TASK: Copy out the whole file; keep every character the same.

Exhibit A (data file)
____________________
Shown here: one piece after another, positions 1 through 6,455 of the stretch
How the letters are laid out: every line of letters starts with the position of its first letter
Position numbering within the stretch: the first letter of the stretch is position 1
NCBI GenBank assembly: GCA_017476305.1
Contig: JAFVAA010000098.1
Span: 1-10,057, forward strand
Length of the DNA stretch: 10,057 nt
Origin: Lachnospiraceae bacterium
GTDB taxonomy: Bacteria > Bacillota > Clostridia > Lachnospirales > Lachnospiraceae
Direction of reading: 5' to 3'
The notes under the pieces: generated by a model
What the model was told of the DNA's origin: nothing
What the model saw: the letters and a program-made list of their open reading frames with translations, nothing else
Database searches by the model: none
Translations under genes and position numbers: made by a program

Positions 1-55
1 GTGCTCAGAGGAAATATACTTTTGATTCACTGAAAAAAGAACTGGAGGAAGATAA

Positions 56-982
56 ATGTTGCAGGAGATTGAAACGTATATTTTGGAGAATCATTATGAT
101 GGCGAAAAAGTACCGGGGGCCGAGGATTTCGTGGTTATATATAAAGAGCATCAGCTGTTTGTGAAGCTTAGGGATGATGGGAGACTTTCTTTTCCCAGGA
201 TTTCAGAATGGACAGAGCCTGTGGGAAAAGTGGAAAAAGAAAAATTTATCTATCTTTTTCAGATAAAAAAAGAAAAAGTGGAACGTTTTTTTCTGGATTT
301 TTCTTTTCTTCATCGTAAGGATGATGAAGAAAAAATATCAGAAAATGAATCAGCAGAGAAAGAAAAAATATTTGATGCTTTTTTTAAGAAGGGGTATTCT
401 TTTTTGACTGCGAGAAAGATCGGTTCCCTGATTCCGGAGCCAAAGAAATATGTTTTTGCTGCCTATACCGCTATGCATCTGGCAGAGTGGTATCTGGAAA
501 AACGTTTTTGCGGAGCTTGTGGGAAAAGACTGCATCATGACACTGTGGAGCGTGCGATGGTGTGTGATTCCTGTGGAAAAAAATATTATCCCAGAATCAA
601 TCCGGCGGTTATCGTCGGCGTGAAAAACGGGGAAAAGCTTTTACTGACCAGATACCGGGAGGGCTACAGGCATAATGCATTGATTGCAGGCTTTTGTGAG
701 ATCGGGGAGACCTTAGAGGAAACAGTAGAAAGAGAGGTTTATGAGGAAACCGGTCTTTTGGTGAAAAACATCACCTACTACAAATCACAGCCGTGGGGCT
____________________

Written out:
Shown here: one piece after another, positions 1 through 6,455 of the stretch
How the letters are laid out: every line of letters starts with the position of its first letter
Position numbering within the stretch: the first letter of the stretch is position 1
NCBI GenBank assembly: GCA_017476305.1
Contig: JAFVAA010000098.1
Span: 1-10,057, forward strand
Length of the DNA stretch: 10,057 nt
Origin: Lachnospiraceae bacterium
GTDB taxonomy: Bacteria > Bacillota > Clostridia > Lachnospirales > Lachnospiraceae
Direction of reading: 5' to 3'
The notes under the pieces: generated by a model
What the model was told of the DNA's origin: nothing
What the model saw: the letters and a program-made list of their open reading frames with translations, nothing else
Database searches by the model: none
Translations under genes and position numbers: made by a program

Positions 1-55
1 GTGCTCAGAGGAAATATACTTTTGATTCACTGAAAAAAGAACTGGAGGAAGATAA

Positions 56-982
56 ATGTTGCAGGAGATTGAAACGTATATTTTGGAGAATCATTATGAT
101 GGCGAAAAAGTACCGGGGGCCGAGGATTTCGTGGTTATATATAAAGAGCATCAGCTGTTTGTGAAGCTTAGGGATGATGGGAGACTTTCTTTTCCCAGGA
201 TTTCAGAATGGACAGAGCCTGTGGGAAAAGTGGAAAAAGAAAAATTTATCTATCTTTTTCAGATAAAAAAAGAAAAAGTGGAACGTTTTTTTCTGGATTT
301 TTCTTTTCTTCATCGTAAGGATGATGAAGAAAAAATATCAGAAAATGAATCAGCAGAGAAAGAAAAAATATTTGATGCTTTTTTTAAGAAGGGGTATTCT
401 TTTTTGACTGCGAGAAAGATCGGTTCCCTGATTCCGGAGCCAAAGAAATATGTTTTTGCTGCCTATACCGCTATGCATCTGGCAGAGTGGTATCTGGAAA
501 AACGTTTTTGCGGAGCTTGTGGGAAAAGACTGCATCATGACACTGTGGAGCGTGCGATGGTGTGTGATTCCTGTGGAAAAAAATATTATCCCAGAATCAA
601 TCCGGCGGTTATCGTCGGCGTGAAAAACGGGGAAAAGCTTTTACTGACCAGATACCGGGAGGGCTACAGGCATAATGCATTGATTGCAGGCTTTTGTGAG
701 ATCGGGGAGACCTTAGAGGAAACAGTAGAAAGAGAGGTTTATGAGGAAACCGGTCTTTTGGTGAAAAACATCACCTACTACAAATCACAGCCGTGGGGCT